China Launches Record Drills in Response to U.S. Support for Taiwan

PLA Navy warship in rough seas
A PLA Navy warship under way during the drills (PLA Eastern Theater Command)

Published Dec 26, 2022 8:17 PM by The Maritime Executive

Following the passage of the FY2023 National Defense Authorization Act, which enables substantial American support for Taiwan's defense, China launched a large-scale show of force in the Taiwan Strait - its largest demonstration since U.S. Speaker of the House Nancy Pelosi visited Taipei in August, and quite nearly the largest ever.

Over a 24-hour period from Sunday morning through Monday morning, China's military dispatched 71 aircraft and seven naval vessels to waters surrounding Taiwan. Nearly 50 of the planes crossed over the unofficial "median line" along the center of the Taiwan Strait. 

The Global Times, an English-language tabloid belonging to the Chinese Communist Party's flagship paper, described the drills as "record-breaking" and linked them directly to U.S. support for Taiwan. 

"The US' financing of weapons to Taiwan island is a serious provocation that has crossed the bottom line, and the PLA's drills were a response that showed its strong will and capability," retired PLA Air Force veteran and defense commentator Fu Qianshao told Global Times. 

The FY2023 NDAA is a generous package, both for the U.S. military and for allied forces. It is $45 billion larger than the White House sought, packed with extra warships for the U.S. Navy, heavy duty aid for Ukraine and a $2 billion loan package for military assistance for Taiwan.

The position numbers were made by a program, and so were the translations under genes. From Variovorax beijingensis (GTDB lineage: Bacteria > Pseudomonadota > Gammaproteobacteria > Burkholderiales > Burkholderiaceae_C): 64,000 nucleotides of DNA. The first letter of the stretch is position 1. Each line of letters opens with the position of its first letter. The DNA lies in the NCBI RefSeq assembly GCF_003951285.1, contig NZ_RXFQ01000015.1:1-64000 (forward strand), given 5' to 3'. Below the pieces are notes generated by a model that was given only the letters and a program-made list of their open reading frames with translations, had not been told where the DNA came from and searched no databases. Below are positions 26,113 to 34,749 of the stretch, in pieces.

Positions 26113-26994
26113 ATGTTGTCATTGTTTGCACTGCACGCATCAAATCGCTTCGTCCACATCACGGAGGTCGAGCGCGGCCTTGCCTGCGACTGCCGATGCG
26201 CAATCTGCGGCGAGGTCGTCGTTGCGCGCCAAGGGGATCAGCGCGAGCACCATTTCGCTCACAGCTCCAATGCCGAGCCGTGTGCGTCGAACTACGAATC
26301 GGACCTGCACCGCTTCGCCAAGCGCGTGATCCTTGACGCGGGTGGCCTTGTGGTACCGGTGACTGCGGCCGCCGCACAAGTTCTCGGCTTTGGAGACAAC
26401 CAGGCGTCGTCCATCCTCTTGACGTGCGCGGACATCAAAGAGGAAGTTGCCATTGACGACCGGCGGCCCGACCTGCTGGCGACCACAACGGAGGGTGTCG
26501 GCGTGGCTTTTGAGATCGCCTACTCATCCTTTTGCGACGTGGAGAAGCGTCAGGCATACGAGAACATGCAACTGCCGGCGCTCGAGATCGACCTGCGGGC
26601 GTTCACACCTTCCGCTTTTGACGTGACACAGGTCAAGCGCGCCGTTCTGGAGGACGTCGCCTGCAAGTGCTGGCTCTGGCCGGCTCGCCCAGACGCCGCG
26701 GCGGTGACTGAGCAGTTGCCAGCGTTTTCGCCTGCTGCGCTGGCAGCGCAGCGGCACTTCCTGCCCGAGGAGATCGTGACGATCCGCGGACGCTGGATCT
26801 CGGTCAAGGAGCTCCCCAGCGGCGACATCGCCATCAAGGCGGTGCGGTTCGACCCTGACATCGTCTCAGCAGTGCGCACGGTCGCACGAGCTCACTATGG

The $2 billion in loans under the Foreign Military Finance (FMF) program will allow Taiwan to buy more equipment from American defense manufacturers, subject to availability and approval from the U.S. Departments of State and Defense - approvals that have historically been slow to arrive. 

The act also includes language that would require federal agencies to move swiftly on authorizing Taiwan's purchase requests, including the $14 billion in purchases that Taipei has already made and is still waiting to receive. That backlog includes $8 billion worth of F-16 fighter jets, $2.4 billion worth of Harpoon antiship missiles, $1 billion worth of SLAM-ER antiship missiles, and $0.6 billion worth of parts for a Patriot air-defense system - key ingredients for fending off a seaborne invasion. 

Taiwan also got an upgrade in status that puts it higher in the queue for "excess defense materials" like outdated American ships and military vehicles. It did not, however, secure an upgrade in its diplomatic relations status, which the White House viewed as unnecessarily provocative.